Throughout North and South, Gaskell illustrates the huge social divide between the working and middle-class, and how the masters’ desire to make more money means lowering wages (a very familiar scenario that we see today!) as one of the characters, labourer Higgins, laments to protagonist, Margaret Hale:
“Why, yo’ see, there is five or six masters who have set themselves again’ paying the wages they’ve been paying these two years past, and flourishing upon, and getting richer upon. And now they come to us, and say we are to take less. And we won’t. We’ll just clem them to death first; and see who will work for ‘em then. They’ll have killed the goose that laid ‘em the golden eggs, I reckon”.
However, Gaskell also gives both sides of the coin and makes effort to cover the perspective of the master, especially when the workers had formed unions and gone on strike.
“He was trying to understand where he stood; what damage the strike had done him. A good deal of his capital was locked up in new and expensive machinery; and he had also bought cotton largely, with a view to some great orders which he had in hand. The strike had thrown him terribly behindhand, as to the completion of these orders. Even with his own accustomed and skilled workpeople, he would have had some difficulty in fullfilling his engagements; as it was, the incompetence of the Irish hands, who had to be trained to their work,at a time requiring unusual activity,was a daily annoyance.”
She also mentions the conflicts between mill owners in terms of worker treatment. Higgins’ daughter, who also works in the mills is ill from inhaling cotton dust and says:
’…..Some folk have a great wheel at one end o’ their carding-rooms to make a draught, and carry off th’ dust; but that wheel costs a deal o’ money–five or six hundred pound, maybe, and brings in no profit; so it’s but a few of th’ masters as will put ’em up; and I’ve heard tell o’ men who didn’t like working places where there was a wheel, because they said as how it mad ’em hungry, at after they’d been long used to swallowing fluff, tone go without it, and that their wage ought to be raised if they were to work in such places. So between masters and men th’ wheels fall through. I know I wish there’d been a wheel in our place, though.’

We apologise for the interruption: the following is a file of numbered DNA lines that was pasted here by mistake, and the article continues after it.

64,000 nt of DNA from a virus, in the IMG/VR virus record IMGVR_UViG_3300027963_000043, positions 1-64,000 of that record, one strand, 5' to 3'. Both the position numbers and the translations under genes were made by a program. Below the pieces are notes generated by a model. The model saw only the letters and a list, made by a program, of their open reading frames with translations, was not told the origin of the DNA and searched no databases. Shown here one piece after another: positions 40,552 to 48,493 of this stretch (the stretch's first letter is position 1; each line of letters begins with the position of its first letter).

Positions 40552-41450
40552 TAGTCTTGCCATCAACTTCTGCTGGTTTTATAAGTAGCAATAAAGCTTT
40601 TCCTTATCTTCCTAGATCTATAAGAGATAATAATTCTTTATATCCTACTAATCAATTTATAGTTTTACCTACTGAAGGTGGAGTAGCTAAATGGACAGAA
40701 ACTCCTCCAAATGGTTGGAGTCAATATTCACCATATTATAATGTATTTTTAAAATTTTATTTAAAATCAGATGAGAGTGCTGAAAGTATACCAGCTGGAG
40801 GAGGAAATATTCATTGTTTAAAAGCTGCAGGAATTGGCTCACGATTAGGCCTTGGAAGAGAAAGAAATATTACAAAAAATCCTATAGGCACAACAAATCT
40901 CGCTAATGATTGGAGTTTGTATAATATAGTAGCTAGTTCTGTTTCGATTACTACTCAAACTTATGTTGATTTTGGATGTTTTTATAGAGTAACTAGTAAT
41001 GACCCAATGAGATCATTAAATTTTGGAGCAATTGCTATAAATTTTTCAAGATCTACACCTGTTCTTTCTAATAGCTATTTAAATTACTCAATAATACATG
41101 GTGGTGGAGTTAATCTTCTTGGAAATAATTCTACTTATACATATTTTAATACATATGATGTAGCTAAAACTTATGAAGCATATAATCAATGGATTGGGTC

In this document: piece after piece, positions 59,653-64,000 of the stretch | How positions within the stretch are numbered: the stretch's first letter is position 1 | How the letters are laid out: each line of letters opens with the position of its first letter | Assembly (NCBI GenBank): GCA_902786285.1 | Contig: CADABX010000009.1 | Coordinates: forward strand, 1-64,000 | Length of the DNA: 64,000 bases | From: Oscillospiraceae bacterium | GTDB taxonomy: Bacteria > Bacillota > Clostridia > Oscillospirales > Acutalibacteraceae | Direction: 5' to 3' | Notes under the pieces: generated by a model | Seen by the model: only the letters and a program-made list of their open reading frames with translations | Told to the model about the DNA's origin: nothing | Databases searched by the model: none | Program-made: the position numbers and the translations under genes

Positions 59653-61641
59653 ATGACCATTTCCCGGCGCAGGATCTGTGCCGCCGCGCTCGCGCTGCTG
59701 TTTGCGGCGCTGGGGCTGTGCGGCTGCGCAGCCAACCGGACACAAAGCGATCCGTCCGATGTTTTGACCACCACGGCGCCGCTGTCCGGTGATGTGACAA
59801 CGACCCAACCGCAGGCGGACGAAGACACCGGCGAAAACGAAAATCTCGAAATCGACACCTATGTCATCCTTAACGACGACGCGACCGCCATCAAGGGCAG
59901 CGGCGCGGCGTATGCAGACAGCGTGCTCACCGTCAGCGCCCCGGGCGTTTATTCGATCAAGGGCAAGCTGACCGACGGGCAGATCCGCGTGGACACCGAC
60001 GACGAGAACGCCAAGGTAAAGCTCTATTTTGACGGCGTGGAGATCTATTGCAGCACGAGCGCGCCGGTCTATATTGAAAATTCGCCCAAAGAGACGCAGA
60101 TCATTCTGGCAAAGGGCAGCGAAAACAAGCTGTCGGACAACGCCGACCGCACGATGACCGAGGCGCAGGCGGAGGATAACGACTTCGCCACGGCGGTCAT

Why are we back to square one?
We learn a lot from our mistakes and from our history, but it seems like we are a very forgetful bunch of people. By the time the last British mill closed down in the 1960s, most of the manufacturing had gone overseas, where capitalists were seeking higher profit margins. Today, we are witnessing communities being exploited again under extremely poor working conditions. I wonder what it would take to change this thinking. Back in the 1800s, people’s attitudes changed when Oastler compared the conditions of the factory labourers to those suffered by the colonial slaves. We are so far removed from the horrors that for some, it is easier to close one eye and let it be.
What can we do?
- Vote with your wallet – shop consciously. Check out my post on PROJECTJust for responsible shopping. Always remember to do your research before you buy.
- Work together with the big names – some people may say that this goes against building a sustainable fashion industry, but these retailers have a wider reach. If you can change the way they think, just imagine the impact that it could bring. Don’t forget that they are employers too!
- Take part in Fashion Revolution – there’s a brilliant line up of activities from 22 – 29th April. Check out the Singapore activities here where I’ll be holding my signature Restyle Your Wardrobe upcycling workshop on 22nd and 29th April.
This post first appeared on Green Issues by Agy.
About the Author: Agatha “Agy” Lee is a textile artist who is passionate about building environmentally aware communities. Her goal is to get people to reconnect with their clothes through techniques such as repair and transforming them into creative wearables (aka upcycling). She holds regular talks and Restyle Your Wardrobe is one of her signature workshops where she shares her knowledge of rethinking the way we view our garments. Agatha’s work can be found at Green Issues by Agy.